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“City of Necessity": A Vivid Look at 1960s Chicago

Robert Newman’s 1961 documentary captures the city and how it was lived, inside and out.

Chicago just published an excerpt from Ben Austen’s new book High-Risers, a work I’ve been anticipating since it started popping up in his bio information on a string of great pieces over the last few years, like this 2013 New York Times Magazine piece on housing in Chicago after the bubble and this piece from late last year on pastor and activist Jedidiah Brown.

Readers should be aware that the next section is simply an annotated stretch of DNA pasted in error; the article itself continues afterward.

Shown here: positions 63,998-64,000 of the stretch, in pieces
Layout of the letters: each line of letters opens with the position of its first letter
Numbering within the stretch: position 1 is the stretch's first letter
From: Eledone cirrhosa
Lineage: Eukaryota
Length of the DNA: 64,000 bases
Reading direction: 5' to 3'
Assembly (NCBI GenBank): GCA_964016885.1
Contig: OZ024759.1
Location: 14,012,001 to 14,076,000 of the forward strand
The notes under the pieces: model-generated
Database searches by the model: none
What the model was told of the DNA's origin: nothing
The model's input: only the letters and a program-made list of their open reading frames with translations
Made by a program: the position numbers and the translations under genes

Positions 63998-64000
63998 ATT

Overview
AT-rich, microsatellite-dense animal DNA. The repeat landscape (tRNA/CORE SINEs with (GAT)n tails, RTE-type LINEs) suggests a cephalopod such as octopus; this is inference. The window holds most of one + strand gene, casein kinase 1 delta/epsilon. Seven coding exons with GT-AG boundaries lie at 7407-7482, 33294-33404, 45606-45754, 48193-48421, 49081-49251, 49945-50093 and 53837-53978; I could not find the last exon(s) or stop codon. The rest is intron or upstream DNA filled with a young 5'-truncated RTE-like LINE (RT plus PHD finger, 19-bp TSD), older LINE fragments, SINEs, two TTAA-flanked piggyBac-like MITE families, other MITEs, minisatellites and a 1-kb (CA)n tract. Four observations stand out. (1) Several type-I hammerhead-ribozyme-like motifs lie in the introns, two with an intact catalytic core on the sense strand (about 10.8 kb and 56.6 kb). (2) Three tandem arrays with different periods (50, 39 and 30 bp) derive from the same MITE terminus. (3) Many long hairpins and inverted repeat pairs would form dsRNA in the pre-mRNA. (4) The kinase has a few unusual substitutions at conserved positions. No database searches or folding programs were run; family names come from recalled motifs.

While doing some research on Cabrini-Green, the focus of Austen’s new book, I stumbled across (via Lee Bey and Mark Byrnes) this short 1961 documentary, City of Necessity, by the late documentarian Robert Newman.

The minimal narration has a few parts that hit home about race and cities, particularly the very end, but more important are the atmospherics of the film, which convey its humanist message. As such, it’s a visually affecting portrait of the city, a moving equivalent to the city’s history of street photography.

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